Today we welcome author Felicia Ferguson to Guest Writer Week at Breath on Paper.
The first time I heard the story behind the hymn by Horatio G. Spafford I was awestruck. Here was a man who had lost almost everything, and yet as he stood on a ship at the exact place where his daughters had drowned he claimed–in effect—that he was fine. And he meant it. Wow. His faith, solid and sure, held fast against what had to be a torrent of emotional upheaval, is mind boggling.
But Jesus is just that: the calm in the storm, the strong tower in which to hide from one’s enemies, the surety that in the midst of the atrocities of life, He has it all figured out. And one day, I would discover that for myself.
When I first heard Bethel Music’s version of this hymn, I was wrecked to my core. Reminded that my gaze should be first and foremost fixed on Jesus, it was the soundtrack to a vision I experienced months later. I saw myself in a dinghy, tied to a wharf. As I watched the knot come loose and the boat began to float away, I heard the words,
“So let go my soul and trust in Him.
The waves and wind still know His name.”
I looked around the boat. There were no oars for me to use. No sail to pull this way or that so I could direct my path. I was fully dependent upon Jesus to guide me. So without conscious thought or deliberation, I did as the singer instructed: I let go. I let go of my doubt. I let go of my heartache. I let go of my disappointment. I simply let go. As the dinghy drifted along, I saw I was approaching rough waters. They drew my little boat like a beacon. But I wasn’t alarmed. There was only a curious peace. I knew that I would be safe, that Jesus would be my protection and guide.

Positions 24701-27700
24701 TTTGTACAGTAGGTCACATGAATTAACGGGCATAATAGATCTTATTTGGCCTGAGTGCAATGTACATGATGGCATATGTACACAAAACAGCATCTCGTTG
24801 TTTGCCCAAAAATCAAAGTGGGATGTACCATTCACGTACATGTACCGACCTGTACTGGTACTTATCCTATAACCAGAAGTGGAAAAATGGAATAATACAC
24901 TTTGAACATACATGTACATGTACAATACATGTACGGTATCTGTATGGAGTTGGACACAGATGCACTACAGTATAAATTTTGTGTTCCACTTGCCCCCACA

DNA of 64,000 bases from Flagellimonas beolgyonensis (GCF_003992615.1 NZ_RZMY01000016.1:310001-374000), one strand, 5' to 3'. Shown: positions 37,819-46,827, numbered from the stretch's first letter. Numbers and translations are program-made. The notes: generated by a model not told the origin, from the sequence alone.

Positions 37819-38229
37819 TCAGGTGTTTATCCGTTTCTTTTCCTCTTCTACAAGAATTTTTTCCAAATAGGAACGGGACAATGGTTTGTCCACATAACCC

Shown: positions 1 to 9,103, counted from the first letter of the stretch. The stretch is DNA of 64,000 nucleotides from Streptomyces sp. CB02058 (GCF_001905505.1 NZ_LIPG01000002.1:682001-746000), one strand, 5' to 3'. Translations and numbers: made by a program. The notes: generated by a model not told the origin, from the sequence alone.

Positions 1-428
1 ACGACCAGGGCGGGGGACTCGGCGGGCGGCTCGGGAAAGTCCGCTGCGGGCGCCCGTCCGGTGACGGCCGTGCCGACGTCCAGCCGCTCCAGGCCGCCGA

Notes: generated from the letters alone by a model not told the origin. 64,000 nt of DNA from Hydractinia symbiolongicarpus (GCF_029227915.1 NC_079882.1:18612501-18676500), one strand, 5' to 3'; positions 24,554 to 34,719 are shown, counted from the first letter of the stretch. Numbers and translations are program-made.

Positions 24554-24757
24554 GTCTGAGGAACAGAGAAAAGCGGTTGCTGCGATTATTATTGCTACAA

And let me tell you, my reality at that point was completely the opposite. I struggled with faith and especially believing that God would protect me and had good plans for me. I was in the midst of nine months of intensive therapy for childhood verbal and emotional abuse and the last thing I did was trust God. For anything.
But I continued to sail along in the vision, feeling the push of the waves against the hull with increasing intensity. They tossed. They even spilled over the edge. Yet in spite of it all, my peace was curiously unshaken. It had somehow settled in my spirit that God was trustworthy.
In that moment, I realized I was really struggling to make a choice. Like Jacob, I was wrestling with God in an effort to bend Him to my will rather than relenting to His. And when that tether had let loose and I agreed to let go, I chose to believe that God was for me. That He had good plans for me. That what had happened in my childhood wasn’t according to His plan, but that He would use it. And even though I still had months left in my journey of emotional healing and much more trauma to work through, I found myself at peace with Him. I accepted that He would get me through to the other side,
“that I would see the goodness of the Lord in the land of the living.” (Psalm 27:13b)
It is well with my soul. That hymn comforts, humbles, teaches, and promises. It comforts with the remembrance of His past faithfulness. It humbles with the reality that I can’t achieve the result needed in my own strength. It teaches that to wait on Him is not a vain effort, but rather a stretching of my faith. And it promises that—no matter what happens—there is an assurance of a greater life at the end of this one.
I hold fast to those four truths now. And I boldly proclaim at the top of my lungs in fire and in favor, in feast and in famine, in wealth and in lack, “It is well with my soul!”
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Felicia Ferguson holds a masters’ degrees in healthcare administration and speech—language pathology. She has trained in SOZO and freedom prayer protocols and has worked in inner healing ministries. The debut novel in her Christian fiction series, The Paths We Walk, is now available at Amazon and Barnes & Noble. Check out www.feliciafergusonauthor.com or www.facebook.com/feliciafergusonauthor for more information and events. Felicia lives on Florida’s Scenic Highway 30A with her two French Bulldogs.